“We must contribute our quota, however it is to ensure that Nigeria remains a strong, united, a place that we will go about our businesses, equity and justice is guaranteed. And then we have a country.”
The governor stressed the need for leaders to do more to ensure peace, stating: “It is not only in Imo State, I didn’t limit to Imo State. I am saying and I want to say it again, that cases of insecurity here and there in the country, has not been helped by the posture of opposition party and some aggrieved politicians.
“Reason being that at a time like this in Nigeria, anybody worth his onions as a leader should be able to speak out. How many of them are speaking out? How many of them are condemning what is going on?
“Rather what you see are leaders fanning the embers of insecurity, blaming only government. We must be tired of this blame thing by now and then contribute our own quota towards ensuring that national security is not threatened.
“So it is not something for politics. It’s something that if you are a former senate president, and you are a former speaker, or a former deputy senate president, or a former deputy speaker, and things like these are happening in the country, and you are not able to speak out, and we’re not seeing you where you engaging in addressing the young men and women in your area on the need for united Nigeria and this is a country that have given you opportunity to serve at that level one time or the other, then it is either overtly or covertly, you have a question to answer.”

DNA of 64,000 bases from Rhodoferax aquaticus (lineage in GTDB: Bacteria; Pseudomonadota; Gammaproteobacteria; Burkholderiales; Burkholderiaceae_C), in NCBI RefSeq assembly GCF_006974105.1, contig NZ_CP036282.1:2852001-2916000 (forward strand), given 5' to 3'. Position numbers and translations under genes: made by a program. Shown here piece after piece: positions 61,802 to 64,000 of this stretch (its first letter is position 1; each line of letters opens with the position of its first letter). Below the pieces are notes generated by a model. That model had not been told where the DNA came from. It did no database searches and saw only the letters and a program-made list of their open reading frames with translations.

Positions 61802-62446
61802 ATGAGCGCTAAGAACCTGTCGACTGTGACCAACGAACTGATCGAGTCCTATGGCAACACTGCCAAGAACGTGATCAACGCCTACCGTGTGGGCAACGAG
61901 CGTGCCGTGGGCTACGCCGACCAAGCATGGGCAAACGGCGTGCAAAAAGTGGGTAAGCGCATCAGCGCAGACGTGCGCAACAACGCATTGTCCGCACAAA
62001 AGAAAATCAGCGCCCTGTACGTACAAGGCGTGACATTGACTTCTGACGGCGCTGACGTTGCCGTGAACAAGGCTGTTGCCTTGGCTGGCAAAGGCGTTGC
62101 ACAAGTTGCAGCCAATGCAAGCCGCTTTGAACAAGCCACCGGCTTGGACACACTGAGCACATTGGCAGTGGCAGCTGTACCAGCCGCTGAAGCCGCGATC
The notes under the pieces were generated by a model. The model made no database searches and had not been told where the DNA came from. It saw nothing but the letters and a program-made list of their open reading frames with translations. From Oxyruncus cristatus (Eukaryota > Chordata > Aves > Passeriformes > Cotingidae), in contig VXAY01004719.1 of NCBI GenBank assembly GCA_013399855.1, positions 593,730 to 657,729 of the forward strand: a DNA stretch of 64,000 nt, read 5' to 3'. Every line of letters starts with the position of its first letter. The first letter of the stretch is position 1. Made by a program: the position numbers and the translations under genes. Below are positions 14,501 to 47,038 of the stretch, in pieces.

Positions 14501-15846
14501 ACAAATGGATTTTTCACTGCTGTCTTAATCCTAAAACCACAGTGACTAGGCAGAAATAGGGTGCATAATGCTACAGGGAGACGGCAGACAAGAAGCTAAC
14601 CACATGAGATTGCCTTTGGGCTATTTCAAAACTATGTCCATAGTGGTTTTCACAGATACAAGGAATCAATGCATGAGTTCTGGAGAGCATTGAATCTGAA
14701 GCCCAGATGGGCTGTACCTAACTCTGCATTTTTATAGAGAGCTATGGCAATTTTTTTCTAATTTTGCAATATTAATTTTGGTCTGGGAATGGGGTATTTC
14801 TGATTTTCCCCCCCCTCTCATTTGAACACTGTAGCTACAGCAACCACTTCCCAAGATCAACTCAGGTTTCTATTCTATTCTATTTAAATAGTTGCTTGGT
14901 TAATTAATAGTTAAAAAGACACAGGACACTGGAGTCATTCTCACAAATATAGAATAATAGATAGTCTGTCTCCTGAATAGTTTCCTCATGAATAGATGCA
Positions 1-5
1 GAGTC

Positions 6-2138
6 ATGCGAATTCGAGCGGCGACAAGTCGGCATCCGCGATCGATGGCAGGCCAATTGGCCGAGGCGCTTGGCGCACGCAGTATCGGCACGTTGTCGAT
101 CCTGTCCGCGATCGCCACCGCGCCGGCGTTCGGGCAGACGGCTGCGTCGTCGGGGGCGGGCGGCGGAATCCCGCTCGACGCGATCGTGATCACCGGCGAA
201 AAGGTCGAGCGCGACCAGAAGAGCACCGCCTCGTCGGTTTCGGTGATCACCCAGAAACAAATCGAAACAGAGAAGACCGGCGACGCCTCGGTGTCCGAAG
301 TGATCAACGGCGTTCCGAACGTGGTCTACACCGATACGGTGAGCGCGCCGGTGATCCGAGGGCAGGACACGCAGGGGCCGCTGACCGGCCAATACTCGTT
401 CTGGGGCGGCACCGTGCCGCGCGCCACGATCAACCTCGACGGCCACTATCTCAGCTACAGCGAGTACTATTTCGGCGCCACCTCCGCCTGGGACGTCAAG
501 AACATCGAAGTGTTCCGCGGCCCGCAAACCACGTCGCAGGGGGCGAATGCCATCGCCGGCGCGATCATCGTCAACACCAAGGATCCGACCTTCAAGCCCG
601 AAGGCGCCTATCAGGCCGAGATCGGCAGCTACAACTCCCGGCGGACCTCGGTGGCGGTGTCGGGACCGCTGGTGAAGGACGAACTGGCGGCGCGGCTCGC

On the insinuation that his utterances and seeming foreclosure of dialogue with aggrieved groups may be fueling insecurity in Imo state, he said:
“Well, you say many people are thinking. That is their thinking. And I don’t know the kind of utterances that I have made that suggest the position that I closed door… I did not closed no door.
“If you have monitored what is going on in Imo state of late you would have seen me receiving leadership by leadership according to local government, trying to find out the the common way of resolving these security challenges we have had in the state.